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Issue No. 322 01 September 2006  
E D I T O R I A L

Justice, Applied Liberally
To think, Phillip Ruddock used to be a liberal.

F E A T U R E S

Interview: Australia’s Most Wanted
The ACCC is the latest state agency to turn its guns on the construction union. National official, Dave Noonan, discusses the implications.

Industrial: The Fox and the Contractor
With new laws looming for “independent contractors”, Foxtel subbies have had the carpet pulled from under their feet, writes Nathan Brown.

Unions: Industrial Wasteland
A group of inner-Sydney veterans appear to be working to strip their families of retirement incomes. Jim Marr records their desperation.

International: Two Bob's Worth
German and British workers are participating in business decisions while WorkChoices locks Australians out of the conversation, writes Anthony Forsyth.

Economics: National Interest
John Howard claimed that interest rates would always be lower under a Coalition government than under Labor, Neale Towart crunchess the numbers.

Environment: The Real Dinosaur
Economic ignorance remains at the top and the critics are oblivious says Sol Power

History: Only In Spain?
The experiences of self management during the Civil War have been the one positive factor to come from that tragic event, and the Mondragon Cooperative Corporation thrives today.

Review: Clerk Off
Nathan Brown draws solace from some fellow social misfits.

N E W S

 Boss Gives Dad the Finger

 Amber's Law Pulps WorkChoices

 Westfield Flogs Good Deal

 Building Workers Spooked

 Bankers to Train Assassins

 Astroboy Blasts Off

 First Global Deal Docks in Germany

 Bans Stop the Press

 Deportation for Pay-To-Work Tradesman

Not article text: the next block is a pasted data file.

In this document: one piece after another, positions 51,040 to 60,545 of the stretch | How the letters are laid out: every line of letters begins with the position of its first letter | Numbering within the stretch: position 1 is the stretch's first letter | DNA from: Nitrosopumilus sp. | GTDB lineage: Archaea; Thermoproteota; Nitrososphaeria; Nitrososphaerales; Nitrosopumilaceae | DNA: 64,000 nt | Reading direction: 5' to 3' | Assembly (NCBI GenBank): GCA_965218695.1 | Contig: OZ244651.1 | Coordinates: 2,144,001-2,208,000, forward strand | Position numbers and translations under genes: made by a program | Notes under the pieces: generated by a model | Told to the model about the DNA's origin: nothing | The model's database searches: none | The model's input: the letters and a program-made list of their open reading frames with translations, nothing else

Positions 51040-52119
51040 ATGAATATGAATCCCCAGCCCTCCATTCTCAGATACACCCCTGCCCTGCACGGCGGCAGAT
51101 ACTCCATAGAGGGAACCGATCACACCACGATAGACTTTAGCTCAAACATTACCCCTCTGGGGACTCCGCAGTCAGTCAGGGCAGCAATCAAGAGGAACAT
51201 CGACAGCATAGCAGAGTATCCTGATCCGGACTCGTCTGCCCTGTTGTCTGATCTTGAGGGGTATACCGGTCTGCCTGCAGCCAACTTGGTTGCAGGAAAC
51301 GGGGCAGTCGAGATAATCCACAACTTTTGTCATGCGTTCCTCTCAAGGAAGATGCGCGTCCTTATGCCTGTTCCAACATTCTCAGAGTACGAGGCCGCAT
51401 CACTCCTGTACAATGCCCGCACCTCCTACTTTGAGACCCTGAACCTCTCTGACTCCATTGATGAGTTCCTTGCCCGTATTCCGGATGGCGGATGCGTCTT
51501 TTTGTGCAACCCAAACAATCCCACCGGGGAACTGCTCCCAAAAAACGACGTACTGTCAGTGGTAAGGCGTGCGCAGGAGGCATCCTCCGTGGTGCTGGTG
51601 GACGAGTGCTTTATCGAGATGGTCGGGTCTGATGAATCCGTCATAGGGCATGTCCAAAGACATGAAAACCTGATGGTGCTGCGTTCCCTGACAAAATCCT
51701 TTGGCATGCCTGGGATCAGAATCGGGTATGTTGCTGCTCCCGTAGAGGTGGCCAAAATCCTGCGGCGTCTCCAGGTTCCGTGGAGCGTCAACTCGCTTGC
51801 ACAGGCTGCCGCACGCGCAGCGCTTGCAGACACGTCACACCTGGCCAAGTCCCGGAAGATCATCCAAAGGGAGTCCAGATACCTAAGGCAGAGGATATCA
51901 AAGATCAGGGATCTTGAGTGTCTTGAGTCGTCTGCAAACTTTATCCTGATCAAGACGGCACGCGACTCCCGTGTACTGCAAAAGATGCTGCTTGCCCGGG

Telstra in Bush Bloodbath

 Boss Punts Assaulted Teen

 Ballots Stuffed By WorkChoices

 Howard in a Spin

 Extras – The Waterfront.

 Activist's What's On!

C O L U M N S

Legends
Westie Wing
MLC Ian West ventures beyond Macquarie St and into the desert of the eco rats.

The Soapbox
Testing Times
Former RLPA secretary and Newcastle Knights prop, Tony Butterfield, fires up over dawn raids.

Obituary
Dare to Win
The union movement has lost an inspirational leader of working men and women, writes Jeana Vithoulkas

Fiction
Tommy's Apprentice
Chapter Two - Tommy’s Tale.

L E T T E R S
 Please Don’t Go
WHAT YOU CAN DO
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News

Bankers to Train Assassins


Finance sector workers whose jobs have been sent to India are being offered cash inducements not to look elsewhere until they have trained up workers who have under-cut them.

Bankers Trust, the Westpac investment arm, has told 77 Adelaide based staff in the retail administration processes area their jobs will go to lower cost Indian labour.
 

Finance Sector Union national secretary, Paul Schroder, says the BT workers who had been offered the cash to train their replacements were placed in a difficult position, with the incentive payment an 'insidious device'.

The announcement came as Westpac employees at the Concord Services area in Sydney protested the potential loss of 480 jobs to off-shoring.

Rallying this week, the Concord workers have endorsed a campaign to pressure the bank, which is reviewing the Transactions and Unsecured Lending Operations (TULO).

The unit handles sensitive information including dishonoured cheques, deceased estates, subpoenas, electronic payrolls and some electronic and internet banking operations.

Mr Shroder has accused Westpac of entering a race to the bottom on labour costs that shows scant regard for loyal Australian employees or for the long term future of the Australian finance sector."

"It's not about genuine investment in India, it's not about passing savings to customers (since when have banks passed savings to their customers), it's not about Australia not having enough skills - it's just about reducing costs by exploiting cheaper labour markets," Shroder says

"We know the public wants Australian companies, especially Australian banks who are given a license to print money by our government, to invest in Australian jobs and skills.

"We know that Australian companies don't want their personal financial details sent offshore, and we know that the Australian public wants their government to act on these matters now."

"The danger for Westpac and others going down the same track is they will ruin their reputations with employees, customers and other stakeholders. Not to mention the damage they will do to the Australian finance industry."

BT also announced further outsourcing of its Sydney based IT functions resulting in 40 more jobs lost.


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